What isthe wild state of the human being? Unadulterated with the trappings of language, culture, and technology; what would we be like, how?
would we live our lives?
- peter mLv 61 month ago
It would certainly be extreme.. without (trappings of) a reasonable extent
of language, culture & technology.
Would the brutish or savage people really be willing to defend their own-
worse-case-scenario against outsiders & foreigners?
A case can obviously be made in favour of either which way.
We now it seems have the benefit of looking subjectively
at history^ & asking Do we have enough good language (=
do we need more education like Philosophy-of-language
for instance ?) Do we want to see our culture diluted with
foreign immigrants & workers ?
Do we want more & more technology to take over & do manual
jobs ? Do we want more technology to control the freedom
that humans have now ?
What we do know objectively is that past peoples -Mankind-
past peoples very much like us would likely NOT HAVE
MADE THE ENVIRONMENTAL, emergent (Emergency)
MISTAKES that have become our human burden..
So under the "twin banners" of Progress-in-knowledge &
of progress-of-Philosophy (as one current part or established
sector of modern knowledge) we have to decide.. WAS IT WORTH IT ?
And although the consensus could be sure enough that
"it was" or "it is"....nevertheless that could change tomorrow,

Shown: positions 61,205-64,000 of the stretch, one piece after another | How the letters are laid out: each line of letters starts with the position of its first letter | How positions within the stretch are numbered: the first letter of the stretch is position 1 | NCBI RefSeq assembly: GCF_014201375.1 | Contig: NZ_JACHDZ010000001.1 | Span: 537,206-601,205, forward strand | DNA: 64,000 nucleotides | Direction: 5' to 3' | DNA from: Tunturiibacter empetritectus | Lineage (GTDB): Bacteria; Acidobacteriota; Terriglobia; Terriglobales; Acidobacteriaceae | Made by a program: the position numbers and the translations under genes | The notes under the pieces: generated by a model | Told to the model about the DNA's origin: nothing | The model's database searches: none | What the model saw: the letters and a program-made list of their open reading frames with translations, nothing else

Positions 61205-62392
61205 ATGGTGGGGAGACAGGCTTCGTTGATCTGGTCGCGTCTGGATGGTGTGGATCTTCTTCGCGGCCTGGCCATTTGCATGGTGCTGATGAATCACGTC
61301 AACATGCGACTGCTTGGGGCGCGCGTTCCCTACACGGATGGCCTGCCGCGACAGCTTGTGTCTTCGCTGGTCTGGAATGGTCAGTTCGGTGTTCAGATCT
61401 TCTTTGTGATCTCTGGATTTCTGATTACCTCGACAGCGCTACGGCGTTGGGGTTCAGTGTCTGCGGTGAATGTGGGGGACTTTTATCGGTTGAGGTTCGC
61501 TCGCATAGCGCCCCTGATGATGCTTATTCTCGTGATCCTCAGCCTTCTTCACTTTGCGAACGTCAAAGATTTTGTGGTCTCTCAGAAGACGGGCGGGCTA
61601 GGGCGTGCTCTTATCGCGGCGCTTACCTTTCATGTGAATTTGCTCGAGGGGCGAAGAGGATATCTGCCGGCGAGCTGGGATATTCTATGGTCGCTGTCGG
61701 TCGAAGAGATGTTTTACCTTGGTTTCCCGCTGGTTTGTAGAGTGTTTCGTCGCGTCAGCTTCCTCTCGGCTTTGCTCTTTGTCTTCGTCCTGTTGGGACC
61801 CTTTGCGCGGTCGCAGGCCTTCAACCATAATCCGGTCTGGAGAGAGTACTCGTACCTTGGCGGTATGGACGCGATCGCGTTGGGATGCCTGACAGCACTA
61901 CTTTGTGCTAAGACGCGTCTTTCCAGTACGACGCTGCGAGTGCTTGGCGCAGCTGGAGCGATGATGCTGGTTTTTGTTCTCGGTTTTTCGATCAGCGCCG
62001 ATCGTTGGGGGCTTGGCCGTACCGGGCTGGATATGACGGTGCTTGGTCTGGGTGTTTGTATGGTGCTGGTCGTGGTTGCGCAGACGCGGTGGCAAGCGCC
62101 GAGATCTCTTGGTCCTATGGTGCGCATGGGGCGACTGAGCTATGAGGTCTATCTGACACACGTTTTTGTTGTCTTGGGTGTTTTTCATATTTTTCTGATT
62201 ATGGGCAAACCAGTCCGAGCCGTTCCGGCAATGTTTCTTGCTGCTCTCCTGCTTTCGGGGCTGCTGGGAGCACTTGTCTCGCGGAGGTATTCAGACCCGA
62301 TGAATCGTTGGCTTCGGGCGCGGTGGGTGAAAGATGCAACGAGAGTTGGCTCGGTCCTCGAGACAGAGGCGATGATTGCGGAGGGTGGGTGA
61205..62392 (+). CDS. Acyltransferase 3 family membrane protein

(in the present*).. "wisely or in the only adulterated reasonable way."
^ especially see "historicist philosophy which COVERTLY
or "inductively" seeks to push any subjective agenda for
any-or-NO Aim (their own Individual &/or their group
state or status. E.g. any individual or President or any
group of workers who don't want environmental protest
to affect their work... with the subsequent "false dreams
of job/income security" etcetera).
* 2020 A.D.Source(s): Training & coursework in the History of Ideas / Objective philosophy
- grey_wormsLv 71 month ago
we can't separate one from the other.
- j153eLv 71 month ago
The early forms of human being were, according to modern anthropology, rather like Hobbes' "nasty and brutish." A Romantic fallacy was to project wishful thinking of "idyllic noble savages." Only the "savage" part is now considered accurate.
Experiments on modern humans, e.g. giving children two types of uniforms, etc., finds the formerly sociable humans swiftly dividing into armed camps.
- LizLv 51 month ago
Perhaps like the childlike people that H.G.Wells found when he time traveled - the Eloi's (spelling)
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- Mr. SmartypantsLv 71 month ago
The 'trappings' (good word!) have changed us in ways that we now would do very badly without them. The 'agricultural revolution' happened about 10,000 years ago, and for hundreds of thousands of years before that we traveled around in tribes, without language or civilization. But even then we had technology that had taken thousands of years to develop. Our bodies haven't really changed that much since our hunter-gatherer days. We're still adapted to the same diet.
But I don't think modern man could survive in those conditions. We have smaller muscles, less body hair, smaller teeth, etc.